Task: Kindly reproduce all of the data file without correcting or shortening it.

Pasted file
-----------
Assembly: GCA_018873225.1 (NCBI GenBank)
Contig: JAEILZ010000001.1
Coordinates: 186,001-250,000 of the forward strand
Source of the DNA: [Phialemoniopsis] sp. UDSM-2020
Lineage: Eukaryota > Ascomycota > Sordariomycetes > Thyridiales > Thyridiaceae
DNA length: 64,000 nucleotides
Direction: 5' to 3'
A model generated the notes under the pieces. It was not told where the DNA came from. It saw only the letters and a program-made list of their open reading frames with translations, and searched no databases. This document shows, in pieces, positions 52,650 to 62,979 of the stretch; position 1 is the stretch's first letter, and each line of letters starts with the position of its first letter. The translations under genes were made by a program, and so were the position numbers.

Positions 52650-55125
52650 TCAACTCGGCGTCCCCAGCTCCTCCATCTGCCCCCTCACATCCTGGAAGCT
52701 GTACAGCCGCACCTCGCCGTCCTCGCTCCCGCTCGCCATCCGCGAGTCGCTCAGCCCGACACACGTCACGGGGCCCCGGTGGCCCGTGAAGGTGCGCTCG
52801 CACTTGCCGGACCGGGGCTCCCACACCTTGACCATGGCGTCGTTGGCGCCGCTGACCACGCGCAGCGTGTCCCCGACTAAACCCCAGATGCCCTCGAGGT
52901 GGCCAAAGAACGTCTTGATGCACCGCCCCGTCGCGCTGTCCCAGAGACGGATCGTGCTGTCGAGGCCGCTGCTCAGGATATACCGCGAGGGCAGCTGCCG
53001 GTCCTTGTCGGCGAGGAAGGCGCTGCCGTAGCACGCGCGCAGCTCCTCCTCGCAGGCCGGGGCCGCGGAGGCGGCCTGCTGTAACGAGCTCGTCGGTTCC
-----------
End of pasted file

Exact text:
Assembly: GCA_018873225.1 (NCBI GenBank)
Contig: JAEILZ010000001.1
Coordinates: 186,001-250,000 of the forward strand
Source of the DNA: [Phialemoniopsis] sp. UDSM-2020
Lineage: Eukaryota > Ascomycota > Sordariomycetes > Thyridiales > Thyridiaceae
DNA length: 64,000 nucleotides
Direction: 5' to 3'
A model generated the notes under the pieces. It was not told where the DNA came from. It saw only the letters and a program-made list of their open reading frames with translations, and searched no databases. This document shows, in pieces, positions 52,650 to 62,979 of the stretch; position 1 is the stretch's first letter, and each line of letters starts with the position of its first letter. The translations under genes were made by a program, and so were the position numbers.

Positions 52650-55125
52650 TCAACTCGGCGTCCCCAGCTCCTCCATCTGCCCCCTCACATCCTGGAAGCT
52701 GTACAGCCGCACCTCGCCGTCCTCGCTCCCGCTCGCCATCCGCGAGTCGCTCAGCCCGACACACGTCACGGGGCCCCGGTGGCCCGTGAAGGTGCGCTCG
52801 CACTTGCCGGACCGGGGCTCCCACACCTTGACCATGGCGTCGTTGGCGCCGCTGACCACGCGCAGCGTGTCCCCGACTAAACCCCAGATGCCCTCGAGGT
52901 GGCCAAAGAACGTCTTGATGCACCGCCCCGTCGCGCTGTCCCAGAGACGGATCGTGCTGTCGAGGCCGCTGCTCAGGATATACCGCGAGGGCAGCTGCCG
53001 GTCCTTGTCGGCGAGGAAGGCGCTGCCGTAGCACGCGCGCAGCTCCTCCTCGCAGGCCGGGGCCGCGGAGGCGGCCTGCTGTAACGAGCTCGTCGGTTCC